sweet persimmon

I meet a friend for dinner after work and we sit at the bar of one of the four restaurants in my current rotation. She’s never been there before, and I go on at length about the other places I love. One that I mention – my favorite these days – makes her frown. “I haven’t been there in a long time,” she says, “because I am very superstitious.”

“What do you mean?” I ask.

“Well, that man – who killed himself – in the kitchen… I haven’t been able to go back since then.”

This morning, remembering, I think she said that he hanged himself but I am not certain. I may be thinking that only because I have just finished reading the memoir of a war journalist. There are many suicides in that book, and they are all by hanging.

I can only really think of one “good” way to die – peacefully, in sleep, having drifted off seeing the faces of those you love around you. Perhaps there are others, but I know that hanging is not one.

I try very hard to put this thought out of my head. I hope that I will have forgotten this when the time comes, but I fear that this is not a thing one easily forgets.

I am expecting a bit of news today, so I am on edge, waiting. I wonder about the clinical diagnosis that will develop around the compulsive refreshing of a web page. The anticipation in the moment when the space goes white, the expectation of what will have changed when the familiar alignment of colors and light returns – as if by magic. The ways in which these bits of light arrange and rearrange themselves in such array.

How strange to think that mere patterns of light from this screen have brought me to tears. Have exhilarated. Aroused. The power these magic boxes hold.

It is almost impossible not to call to mind any number of experiments in which rodent behavior has revealed some unsettling truth about our own. The way we will continue to push the levers of pleasure – even when our own well-being is at risk.

At dinner, we talk about work and about the circuitous paths our lives have taken to arrive where we now find ourselves. We speak a similar, familiar language although our fields are not the same. At the far end of the bar, there is a woman holding her infant daughter. She cradles her in one arm, leaving the other free for her fork, her glass of wine. I think about the rest of my family – at this very moment on the other side of town in another restaurant – a ritual of their own. I imagine my son drawing in his notebook and my daughter and M., alternating between comfortable silences and exuberant conversational bursts.

When we all gather at home, we disperse quickly. There are bedtime stories to be read, work to be done, phone calls to be made. The kitchen table is piled high with newspapers and magazines, bills to pay, invitations to support this cause or another. A few of last night’s dishes still remain in the sink, unwashed. Is this the way, I wonder, that we are supposed to live? Are we together enough? Do we give each other enough space? Do we maintain an environment where our children can thrive? Do we provide each other sustenance? Do we love sufficiently, selflessly enough? How will we remember this time, years from now? Will we say that we were happy? What will we remember most, after all?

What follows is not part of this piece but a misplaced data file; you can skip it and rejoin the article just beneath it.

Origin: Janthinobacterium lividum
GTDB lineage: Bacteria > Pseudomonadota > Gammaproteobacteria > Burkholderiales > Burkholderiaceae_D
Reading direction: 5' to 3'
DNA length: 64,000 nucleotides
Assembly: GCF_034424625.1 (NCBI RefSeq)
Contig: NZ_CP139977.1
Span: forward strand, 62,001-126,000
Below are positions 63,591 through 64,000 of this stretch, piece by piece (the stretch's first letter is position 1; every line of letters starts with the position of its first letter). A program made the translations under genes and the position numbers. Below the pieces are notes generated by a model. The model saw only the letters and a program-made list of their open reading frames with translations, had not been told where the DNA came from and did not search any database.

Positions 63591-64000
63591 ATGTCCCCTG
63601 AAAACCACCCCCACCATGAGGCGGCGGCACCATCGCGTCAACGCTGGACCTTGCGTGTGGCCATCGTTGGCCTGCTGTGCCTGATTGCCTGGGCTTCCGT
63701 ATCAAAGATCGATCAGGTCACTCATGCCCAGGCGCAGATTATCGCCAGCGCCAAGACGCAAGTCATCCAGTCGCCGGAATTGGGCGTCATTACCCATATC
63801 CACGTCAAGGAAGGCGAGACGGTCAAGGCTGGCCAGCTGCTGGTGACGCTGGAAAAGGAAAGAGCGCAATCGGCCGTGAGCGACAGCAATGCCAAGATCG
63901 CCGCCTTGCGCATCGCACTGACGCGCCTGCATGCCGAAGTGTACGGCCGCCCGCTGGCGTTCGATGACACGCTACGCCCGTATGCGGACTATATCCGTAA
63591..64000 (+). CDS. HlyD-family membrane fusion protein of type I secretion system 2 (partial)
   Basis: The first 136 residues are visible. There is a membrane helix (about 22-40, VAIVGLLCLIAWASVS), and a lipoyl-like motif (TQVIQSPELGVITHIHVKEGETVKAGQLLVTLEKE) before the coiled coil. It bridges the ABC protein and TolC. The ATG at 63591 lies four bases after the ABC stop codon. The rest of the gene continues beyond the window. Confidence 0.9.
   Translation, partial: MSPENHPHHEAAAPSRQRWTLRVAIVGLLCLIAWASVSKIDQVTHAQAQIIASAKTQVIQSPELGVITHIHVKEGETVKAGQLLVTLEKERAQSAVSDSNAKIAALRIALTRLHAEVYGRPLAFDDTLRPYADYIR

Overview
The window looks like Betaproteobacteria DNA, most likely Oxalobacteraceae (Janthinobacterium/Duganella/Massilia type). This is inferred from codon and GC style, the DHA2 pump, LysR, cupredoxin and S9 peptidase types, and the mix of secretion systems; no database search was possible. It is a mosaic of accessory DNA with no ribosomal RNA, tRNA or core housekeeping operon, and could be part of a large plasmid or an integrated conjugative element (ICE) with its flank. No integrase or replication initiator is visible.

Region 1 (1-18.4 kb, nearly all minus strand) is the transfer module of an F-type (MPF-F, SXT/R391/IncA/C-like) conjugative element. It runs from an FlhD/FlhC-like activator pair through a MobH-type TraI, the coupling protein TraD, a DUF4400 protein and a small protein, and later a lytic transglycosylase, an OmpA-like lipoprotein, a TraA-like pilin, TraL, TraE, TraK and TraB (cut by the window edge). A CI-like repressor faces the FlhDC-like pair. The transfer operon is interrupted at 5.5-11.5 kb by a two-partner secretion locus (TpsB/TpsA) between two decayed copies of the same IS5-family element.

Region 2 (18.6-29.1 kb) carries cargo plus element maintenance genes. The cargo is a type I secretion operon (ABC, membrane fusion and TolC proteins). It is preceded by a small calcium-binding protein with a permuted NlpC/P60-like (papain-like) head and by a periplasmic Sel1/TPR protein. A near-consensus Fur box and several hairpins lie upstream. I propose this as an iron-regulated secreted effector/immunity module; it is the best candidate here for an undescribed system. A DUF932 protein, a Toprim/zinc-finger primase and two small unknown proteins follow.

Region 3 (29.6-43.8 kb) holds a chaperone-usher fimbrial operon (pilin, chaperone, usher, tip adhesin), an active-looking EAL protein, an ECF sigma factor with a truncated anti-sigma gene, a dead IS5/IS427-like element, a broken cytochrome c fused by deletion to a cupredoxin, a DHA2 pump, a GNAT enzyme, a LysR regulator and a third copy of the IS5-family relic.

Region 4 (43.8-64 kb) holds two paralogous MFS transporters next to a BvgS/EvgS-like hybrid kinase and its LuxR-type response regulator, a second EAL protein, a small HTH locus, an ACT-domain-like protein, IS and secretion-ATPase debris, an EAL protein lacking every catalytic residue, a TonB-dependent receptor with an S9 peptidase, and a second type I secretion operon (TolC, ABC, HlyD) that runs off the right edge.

One of the few memories I have of Korea is of ripe persimmons. Every year, when they appear at the market, I buy a few, just to remember. I am the only one in my house who will eat them. Last weekend, I brought home two and the first was so juicy and sweet and perfect that it brought tears to my eyes. I spooned out the brilliantly-colored flesh and let it sit on my tongue, cool and slippery. I knew I would have to wait for the second one. There is a narrow window of time when the fruit is perfectly ripe and only then does it offer up its luscious sweetness. I grew impatient, though, as I am prone to do, and this morning, even as I drew the tip of my paring knife around the calyx, I knew it was not ready. But the damage had been done. The flesh was too firm and as soon as I brought it to my mouth, its tannins left their furry film on my lips and tongue. I carried that sensation through the morning – a reminder that my own careless haste ruined the thing I most desired.

Several months ago, a summer storm blew down the wooden fence in our backyard. In the neighbor’s yard, the beach roses grow wild and leggy and know nothing of garden borders. We’ve not yet replaced the fence and now the line that separates us is invisible, hidden by the weedy overgrowth. When I take mental inventory of the endless list of household tasks that we have failed to adequately address, this one looms large. I dream sometimes of drifts of beach roses covering great swaths of the earth.

I do receive news, but not what I have been waiting for. A baby arrives early to a friend. Five weeks premature, she is tiny, tiny – barely five pounds, but perfect. Her mother has waited several years for this moment. Years of treatments and procedures. Miscarriages. Years of inconsolable grief. I can remember times when she did not think it would be possible. But, time passes. Circumstances change.

Not a single one of us, after all, can see the future.